Roystonea oleracea, a royal palm native to islands in the Caribbean and the northern coast of South America. It is known as the “palmiste” in Trinidad and Tobago, “cabbage palm” in Barbados and chaguaramo or maparó in Venezuela. In Colombia it is known as mapora in Spanish, mapórbot in Jitnu and mapoloboto in Sikuani.
Roystonea oleracea is the tallest and “most majestic” royal palm, reaching heights of 130 feet, growing in areas that are very wet for at least part of the year—coastal areas near the sea, and gallery forests in seasonally flooded savannas.
The fruit of this palm is an important component of the diet of orange-winged Amazon parrots and red-bellied macaws in Nariva Swamp, Trinidad and Tobago.
In addition to native parrots, the Roystonea oleracea is a very useful tree for humans, as well. In addition to it being widely used as an ornamental tree in landscaping, the wood can be used for construction and has also been traditionally used to make musical instruments. The apical growth bud is cooked and eaten like a cabbage, and has a delicate flavor.The sap of young inflorescences can be fermented to produce alcohol. An edible starch is obtained from the pith of the stem, however this kills the tree.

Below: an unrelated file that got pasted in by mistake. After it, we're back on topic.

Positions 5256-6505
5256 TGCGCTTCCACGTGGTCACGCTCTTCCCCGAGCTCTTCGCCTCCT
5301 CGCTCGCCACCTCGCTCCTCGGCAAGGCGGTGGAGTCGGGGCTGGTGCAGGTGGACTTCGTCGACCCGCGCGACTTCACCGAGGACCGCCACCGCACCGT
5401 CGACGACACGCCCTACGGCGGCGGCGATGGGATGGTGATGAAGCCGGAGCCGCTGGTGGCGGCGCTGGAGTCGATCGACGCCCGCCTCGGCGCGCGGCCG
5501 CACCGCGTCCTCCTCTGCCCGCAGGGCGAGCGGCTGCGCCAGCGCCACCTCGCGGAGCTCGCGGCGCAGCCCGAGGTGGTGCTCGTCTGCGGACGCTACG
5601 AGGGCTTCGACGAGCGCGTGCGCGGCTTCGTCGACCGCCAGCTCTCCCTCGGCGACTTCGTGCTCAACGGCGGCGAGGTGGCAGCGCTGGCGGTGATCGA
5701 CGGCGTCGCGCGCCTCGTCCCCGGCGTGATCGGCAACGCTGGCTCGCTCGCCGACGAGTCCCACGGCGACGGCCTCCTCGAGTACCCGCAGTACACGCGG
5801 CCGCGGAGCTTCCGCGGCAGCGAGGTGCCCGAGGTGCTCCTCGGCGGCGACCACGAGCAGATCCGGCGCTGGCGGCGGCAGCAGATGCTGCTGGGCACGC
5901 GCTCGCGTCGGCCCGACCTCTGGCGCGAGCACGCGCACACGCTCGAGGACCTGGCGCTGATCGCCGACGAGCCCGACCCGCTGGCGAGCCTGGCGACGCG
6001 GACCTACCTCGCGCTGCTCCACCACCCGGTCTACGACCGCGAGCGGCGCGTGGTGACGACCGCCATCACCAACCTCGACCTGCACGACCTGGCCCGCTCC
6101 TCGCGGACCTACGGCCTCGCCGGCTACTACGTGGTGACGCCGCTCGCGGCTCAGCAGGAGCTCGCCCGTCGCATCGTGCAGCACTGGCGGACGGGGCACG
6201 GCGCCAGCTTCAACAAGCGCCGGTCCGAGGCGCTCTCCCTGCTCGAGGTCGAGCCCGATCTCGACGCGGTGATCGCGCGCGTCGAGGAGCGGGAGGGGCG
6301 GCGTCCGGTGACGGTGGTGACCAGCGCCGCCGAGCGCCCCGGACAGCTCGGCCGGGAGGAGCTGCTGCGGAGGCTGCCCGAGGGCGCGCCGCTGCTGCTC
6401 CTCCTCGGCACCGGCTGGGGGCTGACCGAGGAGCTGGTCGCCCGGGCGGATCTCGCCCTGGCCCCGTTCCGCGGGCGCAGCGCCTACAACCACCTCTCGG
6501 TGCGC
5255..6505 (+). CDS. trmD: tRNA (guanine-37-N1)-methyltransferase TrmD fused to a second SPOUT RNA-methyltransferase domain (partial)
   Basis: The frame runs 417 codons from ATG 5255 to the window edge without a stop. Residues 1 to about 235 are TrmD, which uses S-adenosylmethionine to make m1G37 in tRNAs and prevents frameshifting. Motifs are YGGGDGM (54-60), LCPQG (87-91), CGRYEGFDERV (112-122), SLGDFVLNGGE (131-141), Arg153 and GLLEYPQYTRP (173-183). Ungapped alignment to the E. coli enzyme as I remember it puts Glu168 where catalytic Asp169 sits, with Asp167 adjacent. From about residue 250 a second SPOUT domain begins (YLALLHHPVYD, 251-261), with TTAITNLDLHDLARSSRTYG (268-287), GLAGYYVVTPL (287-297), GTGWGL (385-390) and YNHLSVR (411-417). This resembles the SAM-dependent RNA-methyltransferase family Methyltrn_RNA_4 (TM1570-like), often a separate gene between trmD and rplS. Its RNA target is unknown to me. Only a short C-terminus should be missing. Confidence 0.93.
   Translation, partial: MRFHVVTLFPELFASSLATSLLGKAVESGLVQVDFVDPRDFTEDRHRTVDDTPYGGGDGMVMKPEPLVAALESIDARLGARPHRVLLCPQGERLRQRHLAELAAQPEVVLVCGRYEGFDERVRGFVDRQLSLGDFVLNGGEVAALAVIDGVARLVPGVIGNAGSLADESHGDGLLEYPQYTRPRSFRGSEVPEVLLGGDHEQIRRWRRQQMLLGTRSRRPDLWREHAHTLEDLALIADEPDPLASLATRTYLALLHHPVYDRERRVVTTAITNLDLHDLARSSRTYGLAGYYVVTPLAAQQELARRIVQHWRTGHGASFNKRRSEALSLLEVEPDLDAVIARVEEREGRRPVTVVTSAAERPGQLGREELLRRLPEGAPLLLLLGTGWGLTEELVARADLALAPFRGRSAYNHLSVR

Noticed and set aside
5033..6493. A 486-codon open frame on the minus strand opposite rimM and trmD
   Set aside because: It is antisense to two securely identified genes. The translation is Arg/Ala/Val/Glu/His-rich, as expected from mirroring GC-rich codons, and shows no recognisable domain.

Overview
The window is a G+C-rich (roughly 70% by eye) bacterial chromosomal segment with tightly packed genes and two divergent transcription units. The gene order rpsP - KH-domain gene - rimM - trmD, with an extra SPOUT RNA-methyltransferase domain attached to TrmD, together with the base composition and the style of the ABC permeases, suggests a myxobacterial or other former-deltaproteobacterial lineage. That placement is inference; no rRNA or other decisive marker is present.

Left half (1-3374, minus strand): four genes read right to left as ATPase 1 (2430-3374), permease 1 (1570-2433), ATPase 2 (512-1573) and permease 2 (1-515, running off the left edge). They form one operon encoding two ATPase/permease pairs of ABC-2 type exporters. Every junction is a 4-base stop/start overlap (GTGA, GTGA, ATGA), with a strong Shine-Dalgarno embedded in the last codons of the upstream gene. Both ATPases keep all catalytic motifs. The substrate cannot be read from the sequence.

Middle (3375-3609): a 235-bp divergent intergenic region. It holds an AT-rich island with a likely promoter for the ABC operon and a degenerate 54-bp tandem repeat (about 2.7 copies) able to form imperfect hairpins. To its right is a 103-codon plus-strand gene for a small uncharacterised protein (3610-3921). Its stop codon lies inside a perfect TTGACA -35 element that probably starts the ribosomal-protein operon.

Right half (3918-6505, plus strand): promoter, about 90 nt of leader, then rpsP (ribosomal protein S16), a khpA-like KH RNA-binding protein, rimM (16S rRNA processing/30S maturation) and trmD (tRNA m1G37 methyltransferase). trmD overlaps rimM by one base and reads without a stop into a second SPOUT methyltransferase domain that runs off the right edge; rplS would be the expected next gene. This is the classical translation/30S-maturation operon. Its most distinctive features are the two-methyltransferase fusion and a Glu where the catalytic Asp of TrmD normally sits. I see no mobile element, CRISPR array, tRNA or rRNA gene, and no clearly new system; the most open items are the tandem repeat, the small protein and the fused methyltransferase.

There are eight of this species growing at The Merwin Conservancy on Maui.
Want to “virtually explore” the Merwin Palm Collection? Search through our archive of Palm Facts of the Week, featuring palms hand-planted by W.S Merwin. To search through the Online Merwin Palm Database, visit this link.
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